An Effort to Close Achievement Gaps at Scale Through Self-Affirmation

Geoffrey D. Borman, Jeffrey Grigg, Paul Hanselman

Research output: Contribution to journalArticlepeer-review

38 Scopus citations


In this districtwide scale-up, we randomly assigned seventh-grade students within 11 schools to receive a series of writing exercises designed to promote values affirmation. Impacts on cumulative seventh-grade grade point average (GPA) for the district’s racial/ethnic minority students who may be subject to stereotype threat are consistent with but smaller than those from prior smaller scale studies. Also, we find some evidence of impact on minority students’ standardized mathematics test scores. These effects address a substantial portion of the achievement gap unexplained by demographics and prior achievement—the portion of the gap potentially attributable to stereotype threat. Our results suggest that persistent achievement gaps, which may be explained by subtle social and psychological phenomena, can be mitigated by brief, yet theoretically precise, social-psychological interventions.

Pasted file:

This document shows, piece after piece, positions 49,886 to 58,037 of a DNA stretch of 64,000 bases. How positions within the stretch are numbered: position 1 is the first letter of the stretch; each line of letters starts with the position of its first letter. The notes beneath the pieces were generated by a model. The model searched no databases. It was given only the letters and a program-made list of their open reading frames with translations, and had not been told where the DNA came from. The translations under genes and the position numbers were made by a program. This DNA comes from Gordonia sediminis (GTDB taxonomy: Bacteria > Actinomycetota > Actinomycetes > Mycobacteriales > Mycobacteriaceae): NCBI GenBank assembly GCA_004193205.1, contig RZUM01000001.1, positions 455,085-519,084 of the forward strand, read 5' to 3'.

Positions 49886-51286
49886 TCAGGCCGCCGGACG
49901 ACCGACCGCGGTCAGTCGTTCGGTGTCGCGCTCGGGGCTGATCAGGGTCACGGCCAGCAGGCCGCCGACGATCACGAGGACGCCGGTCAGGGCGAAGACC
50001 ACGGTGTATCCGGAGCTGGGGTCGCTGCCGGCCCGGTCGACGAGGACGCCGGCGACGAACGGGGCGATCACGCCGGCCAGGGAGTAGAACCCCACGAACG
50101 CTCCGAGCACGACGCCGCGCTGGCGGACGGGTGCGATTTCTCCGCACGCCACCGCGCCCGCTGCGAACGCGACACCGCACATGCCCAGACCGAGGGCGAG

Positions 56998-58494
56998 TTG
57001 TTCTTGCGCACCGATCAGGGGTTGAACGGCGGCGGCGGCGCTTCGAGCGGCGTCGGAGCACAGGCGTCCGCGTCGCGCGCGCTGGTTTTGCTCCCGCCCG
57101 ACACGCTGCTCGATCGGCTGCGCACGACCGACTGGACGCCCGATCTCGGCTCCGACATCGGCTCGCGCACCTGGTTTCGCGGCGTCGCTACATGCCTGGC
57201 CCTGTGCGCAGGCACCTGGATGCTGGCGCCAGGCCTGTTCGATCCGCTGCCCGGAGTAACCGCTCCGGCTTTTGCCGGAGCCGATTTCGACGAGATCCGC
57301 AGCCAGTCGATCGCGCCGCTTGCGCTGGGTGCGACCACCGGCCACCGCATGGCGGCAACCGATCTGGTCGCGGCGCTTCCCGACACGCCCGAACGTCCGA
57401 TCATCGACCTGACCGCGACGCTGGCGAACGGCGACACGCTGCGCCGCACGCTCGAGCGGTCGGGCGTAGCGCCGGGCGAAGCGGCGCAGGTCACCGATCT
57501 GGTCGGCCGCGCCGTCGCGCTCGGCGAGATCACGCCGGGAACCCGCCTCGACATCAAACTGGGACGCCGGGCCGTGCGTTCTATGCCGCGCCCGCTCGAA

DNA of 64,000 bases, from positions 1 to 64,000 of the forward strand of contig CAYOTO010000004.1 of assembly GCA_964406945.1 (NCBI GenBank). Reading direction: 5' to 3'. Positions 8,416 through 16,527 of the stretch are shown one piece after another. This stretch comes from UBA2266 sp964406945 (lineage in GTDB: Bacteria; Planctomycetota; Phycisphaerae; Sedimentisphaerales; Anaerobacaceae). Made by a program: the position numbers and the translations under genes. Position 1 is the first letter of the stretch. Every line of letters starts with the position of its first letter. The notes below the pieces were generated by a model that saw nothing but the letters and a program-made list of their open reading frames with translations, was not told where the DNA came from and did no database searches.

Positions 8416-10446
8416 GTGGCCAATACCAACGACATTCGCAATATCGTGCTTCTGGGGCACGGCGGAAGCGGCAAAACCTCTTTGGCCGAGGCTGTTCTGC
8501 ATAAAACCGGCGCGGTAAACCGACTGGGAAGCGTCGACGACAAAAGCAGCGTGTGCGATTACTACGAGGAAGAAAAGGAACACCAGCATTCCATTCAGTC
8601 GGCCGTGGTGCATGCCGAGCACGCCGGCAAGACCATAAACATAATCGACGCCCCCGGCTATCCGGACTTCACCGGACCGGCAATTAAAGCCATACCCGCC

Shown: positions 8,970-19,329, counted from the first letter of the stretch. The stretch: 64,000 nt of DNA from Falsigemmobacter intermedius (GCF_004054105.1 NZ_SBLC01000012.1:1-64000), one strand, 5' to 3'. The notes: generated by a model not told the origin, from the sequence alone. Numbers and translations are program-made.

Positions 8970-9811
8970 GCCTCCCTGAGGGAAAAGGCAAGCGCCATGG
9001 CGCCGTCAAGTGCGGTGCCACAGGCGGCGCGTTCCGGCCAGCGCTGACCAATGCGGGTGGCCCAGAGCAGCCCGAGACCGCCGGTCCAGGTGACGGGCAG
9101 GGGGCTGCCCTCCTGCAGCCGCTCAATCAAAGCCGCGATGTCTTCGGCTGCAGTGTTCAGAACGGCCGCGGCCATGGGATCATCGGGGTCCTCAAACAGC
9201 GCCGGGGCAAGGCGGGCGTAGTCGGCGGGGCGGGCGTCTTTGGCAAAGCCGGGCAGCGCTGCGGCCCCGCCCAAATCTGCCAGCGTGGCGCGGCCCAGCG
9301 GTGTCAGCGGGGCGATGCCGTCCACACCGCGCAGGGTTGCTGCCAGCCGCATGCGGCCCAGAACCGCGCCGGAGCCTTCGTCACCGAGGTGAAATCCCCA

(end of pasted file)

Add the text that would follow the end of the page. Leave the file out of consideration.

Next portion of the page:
Original languageEnglish (US)
Pages (from-to)21-42
Number of pages22
JournalEducational Evaluation and Policy Analysis
Issue number1
StatePublished - Mar 1 2016
Externally publishedYes


  • achievement gap
  • randomized trial
  • scale-up
  • self-affirmation
  • stereotype threat

ASJC Scopus subject areas

  • Education


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